‘The mother gave the child away because she could not raise it… the child was not kidnapped,’ he insisted.
Police allege the woman claimed to have given birth to six children in less than 10 months, while 10 of the 14 children the couple had registered as their own are unaccounted for.
Police said the family received more than £7,000 a month in benefits for the children they claimed to have.
Police chief Vassilis Halatsis added that the woman had two separate ID cards and names.
He said: ‘Of the children we have traced so far, just by looking at them you can see that there is very little or no resemblance at all to the parents.
‘It is obvious that we are faced with a very well-organised racket, and it is certainly not the only one.’
Neighbours said the couple gave Maria special treatment because of her blonde hair. One woman, washing children’s clothes in a bathtub, said: ‘She was treasured because she was so beautiful . . . We all loved her.’
Salis’s brother Kostas added: ‘She had problems with her eyes. We took her to the doctor, we took her everywhere. We didn’t take her to sell her.’
Haralambos Dimitriou, 57, president of the gipsy settlement, said any conflicting accounts of how Maria came to the family were given ‘out of fear’.
Marietta Palavra, lawyer for the couple, said: ‘There is nothing but love and care between the Roma parents and the four-year-old girl.’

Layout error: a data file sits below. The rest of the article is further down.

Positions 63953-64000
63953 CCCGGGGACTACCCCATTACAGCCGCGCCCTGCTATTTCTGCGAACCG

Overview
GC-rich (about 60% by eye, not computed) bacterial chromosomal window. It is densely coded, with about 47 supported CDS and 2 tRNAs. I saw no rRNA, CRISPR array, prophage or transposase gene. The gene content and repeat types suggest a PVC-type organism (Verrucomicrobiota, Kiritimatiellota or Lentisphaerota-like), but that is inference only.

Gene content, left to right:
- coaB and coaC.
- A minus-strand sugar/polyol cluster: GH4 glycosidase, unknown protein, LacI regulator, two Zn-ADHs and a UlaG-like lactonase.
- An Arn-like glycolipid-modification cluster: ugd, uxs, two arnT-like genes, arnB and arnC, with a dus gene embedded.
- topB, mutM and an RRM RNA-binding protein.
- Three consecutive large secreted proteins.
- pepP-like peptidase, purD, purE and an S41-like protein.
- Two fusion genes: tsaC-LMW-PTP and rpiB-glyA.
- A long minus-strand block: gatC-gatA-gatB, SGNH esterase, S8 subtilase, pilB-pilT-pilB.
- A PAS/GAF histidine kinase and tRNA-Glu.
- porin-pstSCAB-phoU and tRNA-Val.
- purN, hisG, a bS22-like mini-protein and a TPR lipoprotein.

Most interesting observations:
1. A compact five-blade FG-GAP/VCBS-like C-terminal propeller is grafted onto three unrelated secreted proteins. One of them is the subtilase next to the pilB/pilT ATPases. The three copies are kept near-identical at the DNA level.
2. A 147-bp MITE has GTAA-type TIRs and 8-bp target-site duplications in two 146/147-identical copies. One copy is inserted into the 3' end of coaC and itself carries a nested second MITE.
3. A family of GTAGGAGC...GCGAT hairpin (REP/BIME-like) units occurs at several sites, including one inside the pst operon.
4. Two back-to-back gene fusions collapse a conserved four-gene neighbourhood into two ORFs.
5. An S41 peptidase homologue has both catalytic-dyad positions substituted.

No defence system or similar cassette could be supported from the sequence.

She said they could each face up to ten years in prison if convicted.
At the weekend a Greek couple who were told in 2009 that their baby was stillborn, but later exhumed the grave to find an empty coffin, underwent DNA tests, but found out Maria was not their child.
‘We were always suspicious and when we got the go-ahead from the local prosecutor to exhume the newborn from a local cemetery, we found no remains, nothing in the casket,’ the father, whose wife is fair with blue eyes, told local television.
According to the London-based Minority Rights Group, some 80 percent of Greece’s 300,000 Roma are illiterate.
They are already stereotyped by some in Greece and elsewhere as social outcasts, thieves and beggars – and now they fear they will be stigmatized as child traffickers as well.
The case ‘doesn’t reflect on all of us,’ said Babis Dimitriou, president of the local Roma community.
Police have raided dozens of Gypsy settlements across Greece in the last few weeks, including four more camps Monday in Athens and Thessaloniki.
The state-run Athens News Agency reported Sunday that police were investigating hospitals and childcare agencies for possible child trafficking, suspecting a ring operating between Bulgaria and Greece.
‘The police are investigating every possible angle,’ a spokeswoman at the local Larissa police station told AFP.
In January 2011, police arrested more than a dozen people in the two neighbouring Balkan countries, for the trafficking of newborn babies to Greece.
In that case it was Roma babies who were being trafficked. The ring arranged for pregnant Bulgarian women, primarily of Roma origin, to give birth in Greece with their babies then sold off in illegal adoption procedures.